A quick search will reveal plenty of unit-testing frameworks to choose from for your language of choice, and most of them are free and open source so you can rely on them and modify them to suit your needs. For C/C++ and game development, I strongly recommend starting with UnitTest++. Charles Nicholson and I wrote that framework a few years ago specifically with games and consoles in mind. Many game teams have adopted it for their games and tools, and it has been used on lots of different game platforms including current and last generation consoles, Windows, Linux, and Mac PCs, and even on the iPhone. In most situations, it should be a straight drop-in to your project and you’re up and running.
If you end up using a different testing framework, or even if you roll your own, the techniques described here still apply, even if the syntax is slightly different.
Writing your first test is easy as pie:
int a = 4;
CHECK(a == 4);
To run it you need to add the following line to your executable somewhere. We’ll talk more about the physical organization of tests in a moment.
int failedCount = UnitTest::RunAllTests();
Done! Easy, wasn’t it? When you compile and run the program you should see the following output:
Success: 1 test passed.
Test time: 0.00 seconds.
Let’s add a failing test:
int a = 5;
CHECK(a == 4);
Now we get:
/fullpath/filename.cpp:17: error: Failure in MyFailingTest: a == 4
FAILURE: 1 out of 2 tests failed (1 failures).
Test time: 0.00 seconds.
That’s great, but if we’re going to diagnose the problem, we probably need to know the value of the variable a, and all the test is telling us is that it’s not 4. So instead, we can change the CHECK statement to the following:
int a = 5;
And now the output will be
/fullpath/filename.cpp:17: error: Failure in MyFailingTest: Expected 4 but was 5
FAILURE: 1 out of 2 tests failed (1 failures).
Test time: 0.00 seconds.
Much better. Now we get both the error information and the value of the variable under test. Virtually all unit-testing frameworks include different types of CHECK statements to get more information when testing floats, arrays, or other data types. You can even make your own CHECK statement for your own common data types such as colors or lists.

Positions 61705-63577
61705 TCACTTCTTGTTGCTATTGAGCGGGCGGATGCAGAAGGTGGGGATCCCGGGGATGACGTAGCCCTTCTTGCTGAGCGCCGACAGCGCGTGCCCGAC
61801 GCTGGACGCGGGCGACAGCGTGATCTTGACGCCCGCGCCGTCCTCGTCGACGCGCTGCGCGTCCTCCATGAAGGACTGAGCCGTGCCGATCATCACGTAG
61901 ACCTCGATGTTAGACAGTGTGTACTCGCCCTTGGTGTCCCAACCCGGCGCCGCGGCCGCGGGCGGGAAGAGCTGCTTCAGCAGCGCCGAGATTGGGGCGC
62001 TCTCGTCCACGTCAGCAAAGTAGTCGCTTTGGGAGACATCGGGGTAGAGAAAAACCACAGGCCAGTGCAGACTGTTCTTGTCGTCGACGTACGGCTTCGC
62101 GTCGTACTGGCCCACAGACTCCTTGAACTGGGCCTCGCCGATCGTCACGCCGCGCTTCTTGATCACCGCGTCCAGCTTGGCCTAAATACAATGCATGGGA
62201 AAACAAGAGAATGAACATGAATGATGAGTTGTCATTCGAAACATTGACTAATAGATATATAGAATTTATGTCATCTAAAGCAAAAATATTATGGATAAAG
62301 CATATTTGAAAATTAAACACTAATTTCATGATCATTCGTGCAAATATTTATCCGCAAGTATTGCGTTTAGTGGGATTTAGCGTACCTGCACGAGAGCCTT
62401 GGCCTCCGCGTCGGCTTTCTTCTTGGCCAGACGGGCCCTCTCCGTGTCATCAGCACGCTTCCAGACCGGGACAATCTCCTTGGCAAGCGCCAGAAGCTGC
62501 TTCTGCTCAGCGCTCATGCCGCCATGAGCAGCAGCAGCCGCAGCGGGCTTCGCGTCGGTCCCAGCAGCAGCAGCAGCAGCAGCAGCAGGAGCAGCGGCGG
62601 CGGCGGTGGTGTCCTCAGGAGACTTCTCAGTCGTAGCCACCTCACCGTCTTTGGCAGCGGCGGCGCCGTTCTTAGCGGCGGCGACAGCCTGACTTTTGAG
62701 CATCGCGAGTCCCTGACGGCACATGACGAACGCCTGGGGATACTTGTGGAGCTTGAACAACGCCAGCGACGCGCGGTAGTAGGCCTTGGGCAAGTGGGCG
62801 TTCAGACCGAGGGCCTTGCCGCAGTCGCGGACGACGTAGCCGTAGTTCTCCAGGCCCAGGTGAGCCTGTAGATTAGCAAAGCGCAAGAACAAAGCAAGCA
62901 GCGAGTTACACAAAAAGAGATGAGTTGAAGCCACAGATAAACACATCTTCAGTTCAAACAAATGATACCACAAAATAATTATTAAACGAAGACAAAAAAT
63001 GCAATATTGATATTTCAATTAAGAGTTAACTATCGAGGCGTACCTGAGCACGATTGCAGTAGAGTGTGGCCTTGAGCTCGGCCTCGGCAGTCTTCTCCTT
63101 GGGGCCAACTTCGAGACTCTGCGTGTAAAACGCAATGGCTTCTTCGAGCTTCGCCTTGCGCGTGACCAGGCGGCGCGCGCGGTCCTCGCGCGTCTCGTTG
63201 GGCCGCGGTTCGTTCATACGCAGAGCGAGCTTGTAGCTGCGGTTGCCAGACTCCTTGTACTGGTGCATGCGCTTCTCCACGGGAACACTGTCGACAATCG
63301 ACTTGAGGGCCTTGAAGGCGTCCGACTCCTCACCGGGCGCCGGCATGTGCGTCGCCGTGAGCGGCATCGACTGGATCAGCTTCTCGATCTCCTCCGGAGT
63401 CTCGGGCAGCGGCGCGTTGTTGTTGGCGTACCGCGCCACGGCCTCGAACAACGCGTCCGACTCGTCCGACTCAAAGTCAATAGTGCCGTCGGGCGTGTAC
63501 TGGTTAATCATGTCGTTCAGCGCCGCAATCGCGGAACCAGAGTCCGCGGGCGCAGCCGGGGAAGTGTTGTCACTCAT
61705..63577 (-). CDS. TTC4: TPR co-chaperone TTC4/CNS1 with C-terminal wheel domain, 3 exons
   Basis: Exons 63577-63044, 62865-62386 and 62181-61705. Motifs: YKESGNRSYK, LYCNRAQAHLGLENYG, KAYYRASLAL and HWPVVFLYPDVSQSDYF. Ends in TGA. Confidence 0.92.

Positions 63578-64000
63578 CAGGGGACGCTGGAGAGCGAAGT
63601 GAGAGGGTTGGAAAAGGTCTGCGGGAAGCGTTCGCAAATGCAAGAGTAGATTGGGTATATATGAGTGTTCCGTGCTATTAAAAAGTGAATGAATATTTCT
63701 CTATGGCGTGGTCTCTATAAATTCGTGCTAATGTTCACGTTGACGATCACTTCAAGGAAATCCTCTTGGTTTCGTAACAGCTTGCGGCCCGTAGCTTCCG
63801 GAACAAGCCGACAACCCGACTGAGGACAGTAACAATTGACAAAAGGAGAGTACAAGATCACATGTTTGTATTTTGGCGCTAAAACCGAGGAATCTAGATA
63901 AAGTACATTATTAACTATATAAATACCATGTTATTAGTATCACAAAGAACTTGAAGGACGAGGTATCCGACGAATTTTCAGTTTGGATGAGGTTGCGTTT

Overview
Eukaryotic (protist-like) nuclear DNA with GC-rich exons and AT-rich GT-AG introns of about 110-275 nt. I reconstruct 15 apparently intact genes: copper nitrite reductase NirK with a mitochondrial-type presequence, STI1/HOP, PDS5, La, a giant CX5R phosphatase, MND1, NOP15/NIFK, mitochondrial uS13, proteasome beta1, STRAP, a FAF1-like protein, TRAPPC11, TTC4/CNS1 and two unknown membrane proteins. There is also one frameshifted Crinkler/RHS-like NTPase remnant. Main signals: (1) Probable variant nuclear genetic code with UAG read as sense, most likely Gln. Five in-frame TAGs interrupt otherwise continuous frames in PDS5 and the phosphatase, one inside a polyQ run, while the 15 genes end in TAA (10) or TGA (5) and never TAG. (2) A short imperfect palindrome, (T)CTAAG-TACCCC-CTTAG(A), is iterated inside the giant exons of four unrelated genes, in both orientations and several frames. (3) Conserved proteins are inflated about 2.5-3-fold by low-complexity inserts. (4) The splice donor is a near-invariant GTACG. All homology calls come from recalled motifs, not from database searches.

As a bonus, if you’re using an IDE, double-clicking on the test failure message should bring you automatically to the failing test statement.
When To Run
When to run unit tests will depend on what is being tested and how long it takes to do so. In general, the more frequently you run the tests, the better. The sooner you get feedback that something went wrong, the easier it will be to fix. Maybe even before it was checked in and it spread to the rest of the team. On the flip side, realistically, building and running a set of unit tests takes a certain amount of time, so it’s important to find the right balance between feedback frequency and time spent waiting for tests.
At the very least, all tests should run once a day, during the nightly build process in your build server (You have a build server, don’t you? If not, run over and read this column in the August 2008 issue). It doesn’t matter how long they take or how how many different projects you need to run. Just add them to the build script, and hook their output into the build results.
On the other extreme, you can build your tests every time you build the project and execute them as a postbuild step. That way, any time you make a change to a project, all tests will execute and you’ll see if anything went wrong. This is a great approach, but I wouldn’t recommend it if tests add more than a couple of seconds to the incremental build time, otherwise, they’ll be slowing you down more than they help.